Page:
Heritage Register
James Bay

106 Medana Street

Built 1909
Heritage-Designated 1979

For: Erna & Frederick Landsberg

Architect: Henry S. Griffith
Contractor: Balfour

106 Medana


Outstanding stained glass is prevalent in many of the windows of this 1½-storey, side-gabled Edwardian Arts & Crafts house. On the left side of the house, on Niagara St, at the apex of the gable is a denticulated string course below half-timbering and diamond-shaped shingles. There are triple windows between the string course and the beltcourse, below which is a cantilevered and bracketed bow window. On the rear are two gabled dormers separated by a shed-roofed dormer. Below the shed-roofed dormer is a half-round oriel bay under the eaves, and a box bay beyond the oriel. On the right side of the house is an original porch with a balcony above, although the balustrades have been changed. On the front is a wide, centred, shed-roofed dormer; on the left of the shed roof is a gable over a now-enclosed sleeping porch. Directly below the gabled dormer is a curved portico. The roof of the portico is also curved, and is interrupted by a gable situated over the main entry stairs. There are modillions in the eaves of the gable. The portico leads to an inset porch on the left. Tuscan columns with entasis on battered river rock piers support the roofs of the portico and the porch. The balusters have cutouts in the shape of three-leaf clovers. Classical elements include curved bays, portico and windows with keystones. The house is clad in bevelled siding on the main floor and shingled on the upper level, with half-timbering and diamond-shaped shingles above the string courses in the gables. The foundation is of clinker brick. The plain brick chimneys are corbelled. The very old concrete block retaining wall, cast in imitation of stone blocks, survives on the street sides, with its wrought-iron railing on the front.


The Landsbergs built at least one other house designed by H.S. Griffith, 2708 Prior St, as investment property.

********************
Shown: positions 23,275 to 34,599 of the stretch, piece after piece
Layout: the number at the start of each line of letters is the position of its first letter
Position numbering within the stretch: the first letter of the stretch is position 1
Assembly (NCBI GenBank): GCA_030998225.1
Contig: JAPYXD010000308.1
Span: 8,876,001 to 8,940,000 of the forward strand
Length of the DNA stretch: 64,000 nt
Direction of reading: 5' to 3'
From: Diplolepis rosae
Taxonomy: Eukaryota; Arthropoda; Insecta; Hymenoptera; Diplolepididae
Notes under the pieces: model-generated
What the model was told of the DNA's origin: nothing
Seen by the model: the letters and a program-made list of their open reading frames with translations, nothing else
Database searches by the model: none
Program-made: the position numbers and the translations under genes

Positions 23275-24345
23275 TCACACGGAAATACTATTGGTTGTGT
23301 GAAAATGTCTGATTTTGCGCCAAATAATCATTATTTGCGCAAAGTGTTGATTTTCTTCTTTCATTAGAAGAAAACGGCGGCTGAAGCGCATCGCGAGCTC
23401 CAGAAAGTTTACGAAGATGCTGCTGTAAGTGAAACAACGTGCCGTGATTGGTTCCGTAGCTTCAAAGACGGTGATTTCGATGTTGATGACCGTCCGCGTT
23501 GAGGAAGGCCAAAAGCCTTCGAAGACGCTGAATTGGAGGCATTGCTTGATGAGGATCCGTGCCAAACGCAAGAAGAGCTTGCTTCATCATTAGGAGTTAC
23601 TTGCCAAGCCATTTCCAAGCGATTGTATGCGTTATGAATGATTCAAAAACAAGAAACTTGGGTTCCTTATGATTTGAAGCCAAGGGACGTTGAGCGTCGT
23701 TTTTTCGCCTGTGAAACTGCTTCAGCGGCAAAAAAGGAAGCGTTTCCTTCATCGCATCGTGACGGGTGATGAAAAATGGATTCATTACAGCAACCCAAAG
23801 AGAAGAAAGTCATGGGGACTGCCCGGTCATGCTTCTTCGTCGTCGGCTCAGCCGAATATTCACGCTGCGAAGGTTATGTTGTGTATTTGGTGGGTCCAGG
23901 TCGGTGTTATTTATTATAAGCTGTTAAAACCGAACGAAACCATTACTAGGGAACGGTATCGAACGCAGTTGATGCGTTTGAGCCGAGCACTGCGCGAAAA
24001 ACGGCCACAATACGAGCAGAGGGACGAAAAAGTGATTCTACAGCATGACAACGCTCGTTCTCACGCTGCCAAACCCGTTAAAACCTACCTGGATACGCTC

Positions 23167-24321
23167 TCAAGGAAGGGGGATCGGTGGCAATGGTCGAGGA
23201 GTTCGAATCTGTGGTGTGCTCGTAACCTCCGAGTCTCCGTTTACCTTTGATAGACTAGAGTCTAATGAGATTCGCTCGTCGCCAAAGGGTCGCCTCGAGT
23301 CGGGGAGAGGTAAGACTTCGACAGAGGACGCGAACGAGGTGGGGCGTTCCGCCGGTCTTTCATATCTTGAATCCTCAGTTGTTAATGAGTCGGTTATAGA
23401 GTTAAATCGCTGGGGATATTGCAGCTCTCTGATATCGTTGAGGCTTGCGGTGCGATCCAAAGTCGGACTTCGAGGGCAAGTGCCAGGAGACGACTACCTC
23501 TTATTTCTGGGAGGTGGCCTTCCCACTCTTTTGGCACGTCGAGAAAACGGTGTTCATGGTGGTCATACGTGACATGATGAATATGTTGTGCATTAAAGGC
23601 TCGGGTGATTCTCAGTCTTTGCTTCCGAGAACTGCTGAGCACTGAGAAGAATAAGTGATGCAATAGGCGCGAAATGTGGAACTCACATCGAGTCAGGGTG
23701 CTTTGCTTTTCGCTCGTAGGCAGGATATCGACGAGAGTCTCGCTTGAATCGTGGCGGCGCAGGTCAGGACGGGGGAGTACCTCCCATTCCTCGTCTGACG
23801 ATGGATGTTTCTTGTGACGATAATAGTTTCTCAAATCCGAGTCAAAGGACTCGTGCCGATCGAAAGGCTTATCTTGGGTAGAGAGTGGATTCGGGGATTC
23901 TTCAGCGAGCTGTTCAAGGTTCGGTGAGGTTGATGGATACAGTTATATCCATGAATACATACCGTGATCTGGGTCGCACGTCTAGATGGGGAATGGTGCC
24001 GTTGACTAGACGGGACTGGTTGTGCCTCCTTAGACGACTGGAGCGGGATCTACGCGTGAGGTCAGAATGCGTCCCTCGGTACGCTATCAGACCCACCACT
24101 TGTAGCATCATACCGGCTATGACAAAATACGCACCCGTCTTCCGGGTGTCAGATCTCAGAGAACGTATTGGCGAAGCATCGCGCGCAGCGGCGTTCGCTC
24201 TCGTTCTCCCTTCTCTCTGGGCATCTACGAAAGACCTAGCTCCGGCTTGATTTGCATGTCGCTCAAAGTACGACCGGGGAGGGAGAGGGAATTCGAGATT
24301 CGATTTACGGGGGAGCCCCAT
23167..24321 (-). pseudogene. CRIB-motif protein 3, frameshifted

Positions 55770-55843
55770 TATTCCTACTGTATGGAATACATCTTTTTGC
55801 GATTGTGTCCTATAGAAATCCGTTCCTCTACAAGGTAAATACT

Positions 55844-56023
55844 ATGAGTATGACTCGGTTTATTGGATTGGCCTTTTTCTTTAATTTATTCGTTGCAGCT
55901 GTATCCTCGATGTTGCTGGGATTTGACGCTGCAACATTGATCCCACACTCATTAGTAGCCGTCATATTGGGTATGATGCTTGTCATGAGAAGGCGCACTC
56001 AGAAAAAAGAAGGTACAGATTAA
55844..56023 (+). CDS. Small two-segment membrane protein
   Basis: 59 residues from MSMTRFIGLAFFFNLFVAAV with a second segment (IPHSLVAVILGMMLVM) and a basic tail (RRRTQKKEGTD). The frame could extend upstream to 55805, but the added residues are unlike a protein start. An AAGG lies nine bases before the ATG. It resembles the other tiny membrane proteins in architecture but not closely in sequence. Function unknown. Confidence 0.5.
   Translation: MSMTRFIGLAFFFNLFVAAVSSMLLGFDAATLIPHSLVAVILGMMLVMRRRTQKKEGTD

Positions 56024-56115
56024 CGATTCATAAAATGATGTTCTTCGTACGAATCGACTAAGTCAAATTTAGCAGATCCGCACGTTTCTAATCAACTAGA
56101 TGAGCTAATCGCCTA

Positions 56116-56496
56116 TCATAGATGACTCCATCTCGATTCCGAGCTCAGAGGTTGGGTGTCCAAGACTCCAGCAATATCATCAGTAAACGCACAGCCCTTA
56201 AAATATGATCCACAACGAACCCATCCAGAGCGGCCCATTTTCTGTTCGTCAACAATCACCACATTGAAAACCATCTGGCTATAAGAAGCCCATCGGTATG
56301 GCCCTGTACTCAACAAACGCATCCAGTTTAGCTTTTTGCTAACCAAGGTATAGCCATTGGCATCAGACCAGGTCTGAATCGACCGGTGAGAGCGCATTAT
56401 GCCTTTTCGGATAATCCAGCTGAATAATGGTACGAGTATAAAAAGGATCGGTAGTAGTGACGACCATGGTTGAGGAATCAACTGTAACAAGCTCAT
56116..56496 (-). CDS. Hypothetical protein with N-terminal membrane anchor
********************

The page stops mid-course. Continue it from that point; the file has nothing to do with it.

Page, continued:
Frederick and Erna Landsberg were the first owners and residents of this house. Erna Marymont came to Canada from Russia in 1894 to visit her brother and stayed to marry Frederick here in 1895. Keenly interested in social welfare, she was involved in many organizations, including the Royal Jubilee Hospital Ladies’ Auxiliary, Old Ladies’ home and various orphanages. She frequently returned to Russia, but became ill after returning to Victoria in 1912. After travelling to Europe to consult a specialist, and seeking treatment in a California sanatorium, Erna succumbed in 1915 at 39.

Frederick and daughter Beatrice continued to live in the house. Frederick was born in Poland in 1857, and was sent away to school at 11. He witnessed the horrors of the religious persecution of Jewish people, but escaped the massacres. He arrived in Ontario with 40 cents in his pocket in 1881, came to Victoria in 1886 and established a pawnbroker shop on Johnson St with S. Kirschberg. Frederick also started in his shop Landsberg’s Free Museum displaying “the largest collection of BC and Alaska curios on the continent”. Like his wife, Frederick was involved with organizations dedicated to social and cultural enhancement, including the BC Red Cross and CNIB, as an organizer of the Sunshine Camp for underprivileged mothers and the Citizen’s Relief Fund, which assisted people during depressions. He became internationally known as a collector of Indian curios and was given “Best Citizen Award” in 1930 for his work with the Red Cross and CNIB. Frederick was also involved with the SPCA, BC Historical Association, Real Estate Board, City Zoning Board, IOOF and various Jewish organizations. On Christmas Days Frederick sent for prisoners from the city jail, gave them gifts of new underwear and clothing, and celebrated the holiday with them in his home. Frederick lived in this house until he died in 1935 at 77. Shortly before, he signed his business and other interests over to his partner of 28 years, William H. Davis.


John and Susan Ann (Toole) Copithorne lived here from 1912-15`. The Irish-born cattle rancher came to Alberta in 1883 and was a veteran of the Riel Rebellion. They lived at 1907 Belmont when John died in 1933 at 71, and Susan in 1958 at 96.

During WWII and the 1940s, Albert and May (Pollard) Davies rented this house, renting rooms to local militia on shore patrol, and after the war to local shipyard workers. They operated a successful costume jewelry studio in the basement, called ALMAY, which was derived from their first names. May had attended South Park School and later became a teacher there specializing in teaching students with learning disabilities.

In 1981 Janet Moore and Nicholas Poushinsky won a Hallmark Society Award for their maintenance of the house.


• James Bay History

• James Bay Heritage Register

• This Old House, Victoria's Heritage Neighbourhoods,
Volume Two: James Bay

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